I don’t know if Tupak Shakur was a great artist, but if you read his name the way most Russians do, you get “too-PAHK” — that is, a sort of blockhead in Russian. If Mark Steyn got it right, which is far from certain, then we’re only left to regret that the world inevitably imitates the most impressive pieces of crap America produces.
For example, I have heard a song in Russian, performed by a Russian band, with just one word for a refrain. The wordie was aparently a big fave of Tupak’s — yes, it’s m—–f—ah, only they pronounce it in a deliberately Russian manner, so it sounds like mahzahFAHkah. There must have been a lot of irony in the lyrics, but I didn’t bother to figure it out. The radio station was not the punk-loving Radio Ultra but quite a mainstream one “experimenting” with new stuff.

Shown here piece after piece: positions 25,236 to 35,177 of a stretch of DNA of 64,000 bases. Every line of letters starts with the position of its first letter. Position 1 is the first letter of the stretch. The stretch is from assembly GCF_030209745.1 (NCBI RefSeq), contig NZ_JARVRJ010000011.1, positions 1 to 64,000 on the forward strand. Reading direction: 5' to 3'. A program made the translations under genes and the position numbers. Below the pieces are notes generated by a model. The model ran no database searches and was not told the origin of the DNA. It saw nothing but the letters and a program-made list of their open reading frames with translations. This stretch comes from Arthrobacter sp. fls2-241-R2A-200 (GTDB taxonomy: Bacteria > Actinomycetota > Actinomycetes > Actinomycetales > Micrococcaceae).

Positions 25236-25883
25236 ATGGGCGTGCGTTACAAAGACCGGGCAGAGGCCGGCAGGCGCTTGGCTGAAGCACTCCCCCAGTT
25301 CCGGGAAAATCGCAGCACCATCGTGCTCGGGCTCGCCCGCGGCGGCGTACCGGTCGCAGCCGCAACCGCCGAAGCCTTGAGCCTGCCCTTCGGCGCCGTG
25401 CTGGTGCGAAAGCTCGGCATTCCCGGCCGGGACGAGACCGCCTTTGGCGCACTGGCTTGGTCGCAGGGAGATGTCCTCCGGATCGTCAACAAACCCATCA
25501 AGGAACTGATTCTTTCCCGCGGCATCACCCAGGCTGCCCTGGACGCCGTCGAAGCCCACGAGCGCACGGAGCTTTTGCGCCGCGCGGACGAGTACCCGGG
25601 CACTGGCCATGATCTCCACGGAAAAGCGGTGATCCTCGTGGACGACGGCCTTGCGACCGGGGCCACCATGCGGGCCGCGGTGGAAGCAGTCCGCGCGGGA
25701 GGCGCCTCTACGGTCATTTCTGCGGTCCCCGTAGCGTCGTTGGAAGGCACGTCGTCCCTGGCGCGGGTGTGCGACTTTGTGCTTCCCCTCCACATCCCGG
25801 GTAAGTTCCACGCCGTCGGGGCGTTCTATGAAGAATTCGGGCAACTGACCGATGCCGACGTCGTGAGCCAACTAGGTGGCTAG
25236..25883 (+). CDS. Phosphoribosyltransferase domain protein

This is not to say Russian rap/hiphop has no future, but you’ve got to really love the original music and the original lyrics to produce a non-trivial something in your own country and language. Underground Soviet rockers not just worshipped — they loved and tried to understand Lou Reed, Patti Smith, Talking Heads, to say nothing of the good old Beatles and Stones, and the not so old Bob Marley and the Rastas.